Assessment of the Water Situation in the Western Region

Assessment of the Water Situation in the Western Region

Assessment of the Water Situation in the Western Region


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Project Number: 03-33-0001DOCUMENT ISSUE SHEETProject Title:<strong>Water</strong> Resources Management Plan for Abu Dhabi EmiratePrepared by:Mike Brook, Huda AlHouqaniName Signature Date10.3.04Submitted by: Mike Brook 10.3.04Approved by:Authorized for Issue by:Issue Status:Recommended Circulation:File Reference Number:Team MembersJohn NewbyJohn Newbyf<strong>in</strong>alpublicI:\Shared\TERC Publications 2004\<strong>Water</strong> ResourcesProgramme\Interim <strong>Western</strong> <strong>Region</strong>\<strong>in</strong>terim report westernregion.docMike Brook, Mohamed Dawoud, Huda Al HouqaniDOCUMENT REVISION SHEETRevision No. Date AffectedpagesDate <strong>of</strong>ChangeBy2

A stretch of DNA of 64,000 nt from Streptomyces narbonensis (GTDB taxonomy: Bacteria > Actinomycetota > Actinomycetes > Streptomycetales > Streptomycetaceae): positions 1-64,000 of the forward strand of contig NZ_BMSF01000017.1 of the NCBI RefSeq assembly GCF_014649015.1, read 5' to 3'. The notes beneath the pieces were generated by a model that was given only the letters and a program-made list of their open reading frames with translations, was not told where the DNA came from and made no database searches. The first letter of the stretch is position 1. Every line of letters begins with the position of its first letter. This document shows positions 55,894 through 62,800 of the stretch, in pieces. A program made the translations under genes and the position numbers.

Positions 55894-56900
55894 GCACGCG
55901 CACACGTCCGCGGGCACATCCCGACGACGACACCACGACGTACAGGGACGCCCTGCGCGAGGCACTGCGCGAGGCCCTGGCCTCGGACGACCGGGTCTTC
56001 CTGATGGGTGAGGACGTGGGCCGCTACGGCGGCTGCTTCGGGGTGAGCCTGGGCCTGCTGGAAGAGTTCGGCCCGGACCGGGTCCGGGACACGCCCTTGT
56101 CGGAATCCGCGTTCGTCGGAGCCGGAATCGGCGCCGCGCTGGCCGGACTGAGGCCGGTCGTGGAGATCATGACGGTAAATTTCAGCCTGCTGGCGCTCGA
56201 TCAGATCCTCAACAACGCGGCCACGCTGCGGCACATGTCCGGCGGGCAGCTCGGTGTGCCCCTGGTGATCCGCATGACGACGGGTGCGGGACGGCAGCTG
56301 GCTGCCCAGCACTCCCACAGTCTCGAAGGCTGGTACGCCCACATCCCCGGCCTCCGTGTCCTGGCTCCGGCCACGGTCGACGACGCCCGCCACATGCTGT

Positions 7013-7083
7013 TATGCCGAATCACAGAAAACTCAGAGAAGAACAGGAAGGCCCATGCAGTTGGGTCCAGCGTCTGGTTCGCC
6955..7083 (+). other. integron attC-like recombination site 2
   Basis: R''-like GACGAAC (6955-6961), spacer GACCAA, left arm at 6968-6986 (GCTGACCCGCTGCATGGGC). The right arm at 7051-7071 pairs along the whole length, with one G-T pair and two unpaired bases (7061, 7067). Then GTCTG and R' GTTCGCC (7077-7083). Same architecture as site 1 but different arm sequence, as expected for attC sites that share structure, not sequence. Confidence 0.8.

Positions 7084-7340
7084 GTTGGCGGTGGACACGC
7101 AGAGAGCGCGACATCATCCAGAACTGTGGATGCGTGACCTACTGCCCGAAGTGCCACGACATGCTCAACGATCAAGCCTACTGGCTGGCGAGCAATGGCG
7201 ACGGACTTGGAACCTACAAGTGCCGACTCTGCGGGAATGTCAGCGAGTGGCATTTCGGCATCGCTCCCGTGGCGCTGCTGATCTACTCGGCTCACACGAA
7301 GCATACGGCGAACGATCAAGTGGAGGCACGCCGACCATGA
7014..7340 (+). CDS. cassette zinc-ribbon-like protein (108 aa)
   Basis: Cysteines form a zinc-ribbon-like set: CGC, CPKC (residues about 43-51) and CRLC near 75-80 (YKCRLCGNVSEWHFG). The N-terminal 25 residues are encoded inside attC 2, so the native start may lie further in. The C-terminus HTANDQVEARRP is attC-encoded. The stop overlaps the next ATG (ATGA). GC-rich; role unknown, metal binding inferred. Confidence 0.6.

TABLE OF CONTENTS1. INTRODUCTION............................................................................ 41.1 BACKGROUND & ERWDA WATER RESOURCES MANAGEMENTSTRATEGY DEVELOPMENT ................................................................... 41.2 SCOPE OF REPORT........................................................................ 52. STUDY PROGRESS...................................................................... 62.1 INTRODUCTION............................................................................62.2 OTHER WATER RESOURCE STUDIES: NDC-USGS & GTZ............ 63. CURRENT UNDERSTANDING OF WATER RESOURCESDEVELOPMENT & USE ..................................................................... 93.1 INTRODUCTION............................................................................ 93.2 DOMESTIC WATER SUPPLY & SEWAGE....................................... 103.3 GROUNDWATER DEVELOPMENT ................................................. 113.4 STRATEGIC AQUIFER STORAGE AND RECOVERY ......................... 123.5 AGRICULTURAL DEVELOPMENT................................................... 143.6 FORESTRY DEVELOPMENT......................................................... 193.7 AMENITY WATER SUPPLY .......................................................... 213.8 INDUSTRIAL WATER USE............................................................ 224. GIS DATABASE DEVELOPMENT & POPULATION ................. 255. WORK PROPOSED FOR FINAL STAGE OF PREPARATIONFOR DEVELOPING A WATER RESOURCES MANAGEMENTSTRATEGY ....................................................................................... 286. REFERENCES............................................................................. 29APPENDIX A Details <strong>of</strong> <strong>Western</strong> <strong>Region</strong> Forestry Developments3